It’s the green that gets me every time I look at photos of the Basilica of San Vitale in Ravenna, Italy. You just don’t see that colour normally in old mosaics.
But that is Byzantine art for you and its one reason why San Vitale is the most famous monument in Ravenna and is World Heritage listed.
Some history from Wikipedia:
The basilica was begun by Bishop Ecclesio in 527, when Ravenna was under the rule of the Ostrogoths, and completed by the 27th Bishop of Ravenna, Maximian in 548 during the Byzantine Exarchate of Ravenna. The architect of this church is unknown, but he was certainly among the best architects of his time.
The church has an octogonal plan. The building combines Roman elements (the dome, shape of doorways, stepped towers) with Byzantine (polygonal apse, capitals, narrow bricks, etc). However, the Basilica is most famous for its wealth of Byzantine mosaics, the largest and best preserved outside of Constantinople itself. The church is of extreme importance in Byzantine art, as it is the only major church from the period of Emperor Justinian to survive virtually intact to the present day; furthermore, it is thought to reflect the design of the Byzantine Imperial Palace Audience Chamber, of which nothing at all survives.
According to legend, the church was erected on the site of the martyrdom of Saint Vitale. However, there is some confusion as to whether this is the Saint Vitalis of Milan, or the Saint Vitale, whose body was discovered together with that of Saint Agricola, by Saint Ambrose in Bologna in 393.
The construction of the church was sponsored by a Greek banker, Iulianus Argentarius, of whom very little is known, except that he also sponsored the construction of the Basilica of Sant’ Apollinare in Classe at around the same time. The final cost amounted to 26,000 gold pieces. The true sponsor may have been the Byzantine Emperor, who used such church construction projects as propaganda and as a way of speeding the incorporation of new territory into the Empire.
The central section is surrounded by two superposed ambulatories. The upper one, the matrimoneum, was reserved for married women. A series of mosaics in the lunettes above the triforia, depict sacrifices from the Old Testament : the story of Abraham and Melchizedek, and the Sacrifice of Isaac; the story of Moses and the Burning Bush, Jeremiah and Isaiah, representatives of the twelve tribes of Israel, and the story of Abel and Cain. A pair of angels, holding a medallion with a cross, crowns each lunette. On the side walls the corners, next to the mullioned windows, have mosaics of the Four Evangelists, under their symbols (angel, lion, bull and eagle), and dressed in white. Especially the portrayal of the lion is remarkable in its feral ferocity.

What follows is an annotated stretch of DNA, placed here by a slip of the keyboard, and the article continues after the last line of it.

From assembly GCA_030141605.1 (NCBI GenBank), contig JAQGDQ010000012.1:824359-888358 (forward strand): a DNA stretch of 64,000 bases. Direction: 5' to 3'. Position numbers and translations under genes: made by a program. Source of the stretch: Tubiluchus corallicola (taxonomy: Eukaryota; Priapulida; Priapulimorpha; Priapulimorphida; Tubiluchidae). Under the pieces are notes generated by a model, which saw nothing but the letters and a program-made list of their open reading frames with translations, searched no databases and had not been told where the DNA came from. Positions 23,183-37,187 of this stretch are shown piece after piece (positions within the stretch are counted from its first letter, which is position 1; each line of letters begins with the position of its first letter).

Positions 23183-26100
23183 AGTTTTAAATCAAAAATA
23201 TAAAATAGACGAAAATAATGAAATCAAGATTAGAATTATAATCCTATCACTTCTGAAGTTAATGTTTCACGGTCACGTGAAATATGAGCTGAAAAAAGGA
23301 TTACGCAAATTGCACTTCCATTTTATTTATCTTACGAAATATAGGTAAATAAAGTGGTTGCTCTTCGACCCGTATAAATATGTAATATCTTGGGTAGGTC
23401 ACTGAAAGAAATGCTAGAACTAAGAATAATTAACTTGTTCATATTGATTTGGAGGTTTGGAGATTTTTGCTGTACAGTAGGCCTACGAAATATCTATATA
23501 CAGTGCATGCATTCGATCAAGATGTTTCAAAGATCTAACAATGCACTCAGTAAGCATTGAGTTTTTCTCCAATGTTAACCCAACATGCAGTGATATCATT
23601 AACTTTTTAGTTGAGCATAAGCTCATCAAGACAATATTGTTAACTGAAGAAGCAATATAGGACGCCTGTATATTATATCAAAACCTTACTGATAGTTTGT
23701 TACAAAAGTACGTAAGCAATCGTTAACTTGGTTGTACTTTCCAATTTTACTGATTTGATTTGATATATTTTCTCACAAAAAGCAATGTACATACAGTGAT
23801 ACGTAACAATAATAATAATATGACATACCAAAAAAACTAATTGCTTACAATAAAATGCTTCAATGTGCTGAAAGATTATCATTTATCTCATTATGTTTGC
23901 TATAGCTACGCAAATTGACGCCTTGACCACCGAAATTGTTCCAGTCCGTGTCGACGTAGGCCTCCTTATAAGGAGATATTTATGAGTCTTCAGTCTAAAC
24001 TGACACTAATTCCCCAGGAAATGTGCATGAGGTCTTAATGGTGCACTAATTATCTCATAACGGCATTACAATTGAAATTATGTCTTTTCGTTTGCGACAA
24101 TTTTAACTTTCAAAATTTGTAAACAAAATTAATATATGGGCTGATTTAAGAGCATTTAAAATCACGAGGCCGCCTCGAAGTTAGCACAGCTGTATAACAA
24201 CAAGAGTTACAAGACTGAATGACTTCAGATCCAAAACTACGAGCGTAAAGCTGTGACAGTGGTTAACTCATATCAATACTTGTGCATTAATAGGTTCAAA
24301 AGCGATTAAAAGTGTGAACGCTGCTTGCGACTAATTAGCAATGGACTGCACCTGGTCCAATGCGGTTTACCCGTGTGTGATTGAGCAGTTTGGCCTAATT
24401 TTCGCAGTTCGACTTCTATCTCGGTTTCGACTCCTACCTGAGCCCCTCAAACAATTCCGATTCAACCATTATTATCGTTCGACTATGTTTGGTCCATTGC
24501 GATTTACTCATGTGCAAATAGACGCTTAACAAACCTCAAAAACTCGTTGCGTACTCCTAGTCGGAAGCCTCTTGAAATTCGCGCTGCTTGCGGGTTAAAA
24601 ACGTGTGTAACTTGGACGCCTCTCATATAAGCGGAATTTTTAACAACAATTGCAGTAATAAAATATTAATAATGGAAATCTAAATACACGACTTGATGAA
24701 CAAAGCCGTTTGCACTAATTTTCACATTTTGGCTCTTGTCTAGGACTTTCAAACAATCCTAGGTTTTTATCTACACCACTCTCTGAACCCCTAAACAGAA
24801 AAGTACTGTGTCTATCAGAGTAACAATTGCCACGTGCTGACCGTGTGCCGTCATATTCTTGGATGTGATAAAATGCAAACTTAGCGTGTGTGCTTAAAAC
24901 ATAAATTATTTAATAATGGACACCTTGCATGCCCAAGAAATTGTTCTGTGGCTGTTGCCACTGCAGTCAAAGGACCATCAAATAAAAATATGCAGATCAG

The cross-ribbed vault in the presbytery is richly ornamented with mosaic festoons of leaves, fruit and flowers, converging on a crown encircling the Lamb of God. The crown is supported by four angels, and every surface is covered with a profusion of flowers, stars, birds and animals, including many peacocks. Above the arch, on both sides, two angels hold a disc and beside them a representation of the cities of Jerusalem and Bethlehem. They symbolize the human race (Jerusalem representing the Jews, and Bethlemehem the Gentiles).
All these mosaics are executed in the Hellenistic-Roman tradition : lively and imaginative, with rich colours and a certain perspective, and with a vivid depiction of the landscape, plants and birds. They were finished when Ravenna was still under Gothic rule.
Inside, the intrados of the great triumphal arch is decorated with fifteen mosaic medallions, depicting Jesus Christ, the twelve Apostles and Saint Gervasius and Saint Protasius, the sons of Saint Vitale.
The theophany was began in 525 under bishop Ecclesius. It has a great gold fascia with twining flowers, birds, and horns of plenty. Jesus Christ appears, seated on a blue globe in the summit of the vault, robed in purple, with his right hand offering the martyr’s crown to Saint Vitale. On the left, Bishop Ecclesius offers a model of the church.
At the foot of the apse side walls are two famous mosaic panels, executed in 548, depicting the Emperor Justinian, clad in purple with a golden halo, standing next to court officials, Bishop Maximian, praetorian guards and deacons. The halo around his head gives him the same aspect as Christ in the dome of the apse. he is surrounded by the symbols of his power on Earth and by symbols of his spiritual power. This shows that the imperial rule of the Romans had turned in the Byzantine theocratic rule.
On the other side is Empress Theodora solemn and formal, with golden halo, crown and jewels, and a train of court ladies. She is almost depicted as a goddess. These panels are almost the only surviving examples of Byzantine secular mosaic art, and offer a glimpse into the glory, splendor and pomp of the Byzantine world.
The Basilica of San Vitale inspired the design of the church of the Saints Sergius and Bacchus in Constantinople, then was the model used by Charlemagne for his Palatine Chapel in Aachen in 805, and centuries later its dome was the inspiration for Filippo Brunelleschi in the design for the dome of the Duomo of Florence.
And if it is at all possible to grow weary of looking up at these stunning mosaics, take some time to look down…